The Influence of Chitosan on Adhesion of Silver Oxide Nanoparticles Coating on SS 316L in Biomedical Applications

Journal of Research in Medical and Dental Science
eISSN No. 2347-2367 pISSN No. 2347-2545

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Research - (2022) Volume 10, Issue 3

The Influence of Chitosan on Adhesion of Silver Oxide Nanoparticles Coating on SS 316L in Biomedical Applications

Dhuha A Al-Ali*, D Al Groosh and Makarim H Abdulkareem

*Correspondence: Dhuha A Al-Ali, Department of Orthodontics, College of Dentistry, University of Baghdad, Iraq, Email:

Author info »


The stainless-steel alloys; particularly 316L; are the major metallic alloys to be used in biomedicine due to their superior characteristics. Surface engineering is the process equipped successfully with stainless steel to be used as a functional biomaterial. The purpose of this study is to establish the better parameters (concentration, voltage and time) with electrophoretic deposition (EPD) method of coating to form a layer of silver oxide nanoparticles, to get benefit of its antimicrobial effect in biomedicine; with chitosan as a binder based on microstructure and adhesion of the coated layer; in addition to XRD analysis to evaluate the phases before and after coating. The materials used were stainless steel 316L as a substrate, silver oxide nanoparticles, chitosan and citric acid and ethanol alcohol as a solvent. The EPD coating method was performed using different parameters (concentration, time, and voltage) with various values at room temperature, and the examination of the treated samples under light microscope and adhesion test revealed the best concentration was 7.5 g/L, the voltage was 30 V and the deposition time was 2mins. The coated samples were examined using XRD that showed no phases transformation. The results are promising in medical field since the EPD is a cost effective and easily applied coating procedure.


Silver oxide nanoparticles, EPD, Stainless steel, Coating, Chitosan


Stainless steel (SS) alloy; predominantly SS 316L; being widely used in medical scope as a biomaterial for fabrication of devices and prosthesis serving the biomedical field because of its properties of durability against fatigue and corrosion and the malleability. Despite of that, it has several cons mainly lacking bifunctionality. To be applied in biomedicine in successful manner, SS have to be treated to be bifunctional by raising its anti-fouling characteristics, restraining the figuration of biofilm (passively modifying the surface), and imparting efficiency for abolishing a particular medicine or targeting specific cells (actively modifying the surface); most of these properties rely on the ultimate surface modification. Several physical and chemical surface engineering procedures; like engagement of special binders to establish subsidiary active groups, plasma vapor deposition, etc; are being utilized to attain SS having enhanced mechanical, biocompatible and antibacterial properties [1].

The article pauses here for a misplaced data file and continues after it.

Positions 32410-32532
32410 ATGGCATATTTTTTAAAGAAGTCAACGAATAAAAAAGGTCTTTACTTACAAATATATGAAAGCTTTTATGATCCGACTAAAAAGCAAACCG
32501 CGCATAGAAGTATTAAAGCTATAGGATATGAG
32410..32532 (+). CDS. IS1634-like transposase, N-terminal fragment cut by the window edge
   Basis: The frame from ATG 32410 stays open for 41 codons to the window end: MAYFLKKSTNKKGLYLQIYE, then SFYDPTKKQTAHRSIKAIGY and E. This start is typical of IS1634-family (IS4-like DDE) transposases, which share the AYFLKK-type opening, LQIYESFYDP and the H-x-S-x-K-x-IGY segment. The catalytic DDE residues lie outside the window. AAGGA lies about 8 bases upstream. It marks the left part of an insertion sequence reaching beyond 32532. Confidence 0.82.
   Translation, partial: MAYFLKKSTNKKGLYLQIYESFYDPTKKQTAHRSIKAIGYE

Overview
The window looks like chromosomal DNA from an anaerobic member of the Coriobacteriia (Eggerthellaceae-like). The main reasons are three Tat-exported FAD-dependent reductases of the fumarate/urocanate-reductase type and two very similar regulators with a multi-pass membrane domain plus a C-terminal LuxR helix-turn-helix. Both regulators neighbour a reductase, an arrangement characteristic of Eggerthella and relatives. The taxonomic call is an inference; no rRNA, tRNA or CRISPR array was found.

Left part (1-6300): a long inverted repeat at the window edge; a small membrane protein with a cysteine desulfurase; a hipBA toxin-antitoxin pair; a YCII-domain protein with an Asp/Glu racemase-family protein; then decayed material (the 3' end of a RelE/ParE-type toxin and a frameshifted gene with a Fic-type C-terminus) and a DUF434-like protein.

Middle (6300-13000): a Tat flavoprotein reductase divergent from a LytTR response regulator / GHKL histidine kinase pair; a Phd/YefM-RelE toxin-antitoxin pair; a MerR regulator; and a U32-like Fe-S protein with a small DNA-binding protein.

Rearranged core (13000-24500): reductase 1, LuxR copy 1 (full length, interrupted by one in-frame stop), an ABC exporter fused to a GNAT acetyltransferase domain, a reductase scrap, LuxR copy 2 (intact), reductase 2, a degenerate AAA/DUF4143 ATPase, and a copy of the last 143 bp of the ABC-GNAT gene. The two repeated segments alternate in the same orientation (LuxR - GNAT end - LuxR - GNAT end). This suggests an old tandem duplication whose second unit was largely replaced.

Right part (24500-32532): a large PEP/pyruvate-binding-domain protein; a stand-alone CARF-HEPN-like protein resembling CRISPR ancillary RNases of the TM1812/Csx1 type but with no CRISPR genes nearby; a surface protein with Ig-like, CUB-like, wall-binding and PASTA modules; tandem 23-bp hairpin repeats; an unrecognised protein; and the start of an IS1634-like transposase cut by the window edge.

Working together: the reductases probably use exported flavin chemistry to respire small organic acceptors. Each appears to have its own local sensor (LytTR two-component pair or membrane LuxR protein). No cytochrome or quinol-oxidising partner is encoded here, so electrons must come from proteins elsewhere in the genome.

Nanotechnology nowadays has been correlated with various daily life disciplines and its applications invade many branches of science like medical field [2]. The greater surface area linked to volume (per unit mass) make the nanomaterials to be more effective and reactive when equated with bulk row materials. They also show a prospect in surface chemistry when related to parallel row materials due to its ability to be charged with functional stuffs that has ability to target specific molecules. In addition to that, the physical features of nanomaterials (e.g., morphology, size, chemical composition, and porosity) have a direct influence on the material behavior [3,4]. The superior characteristics of the nanosubstance’s are related to their particles size [5], colloidal stability in water [6], capacity to target living tissues [7] and its antimicrobial behavior [2].

Nano silver (Ag) is extensively studied for its antimicrobial impact that is largely associated with the release of Ag+ ions when comes in contact with aquatic complex [8]. Mechanisms of antibacterial action of nanosilver particles is by targeting the bacterial cell envelope upon contact, then producing reactive oxygen species [9]. Also, its antimicrobial effectiveness has been explored against fungi and viruses [10]. In addition to that, its antibiofilm effect has been investigated as nano silver coating [11].

Surface treatment of biomaterials is a prevalent approach to enhance the substrate's bioactivity and biocompatibility or to improve the antimicrobial characteristics or sustained releasing of drug, whereas maintaining the row material's characteristics [12]. One prospect to attain antimicrobial] surfaces is loading the biomaterial surface with antibiotic agents. Vancomycin could be loaded on the surface of substrate being supported by the porosity of ceramic coatings or incorporated in the sol-gel layer simply by immersion in antibiotic solutions [13]. Different method is the co-deposition of silver with its antibacterial property by various techniques. Teker et al. utilized micro-arc oxidation to incorporate silver with ceramic coating on commercially pure titanium (Cp-Ti) alloy [14], While Chen et al. used the magnetron sputtering to deposit hydroxyapatite coating containing silver on Cp-Ti [15], physical vapor deposition (PVD) being applied to coat Cp- Ti surface with titanium/silver coating [16], electrophoretic deposition (EPD) also employed to deposit bioactive glass/chitosan/nano-silver coating on 316L stainless steel [17] and Zndoped BG/chitosan coatings [18] among others.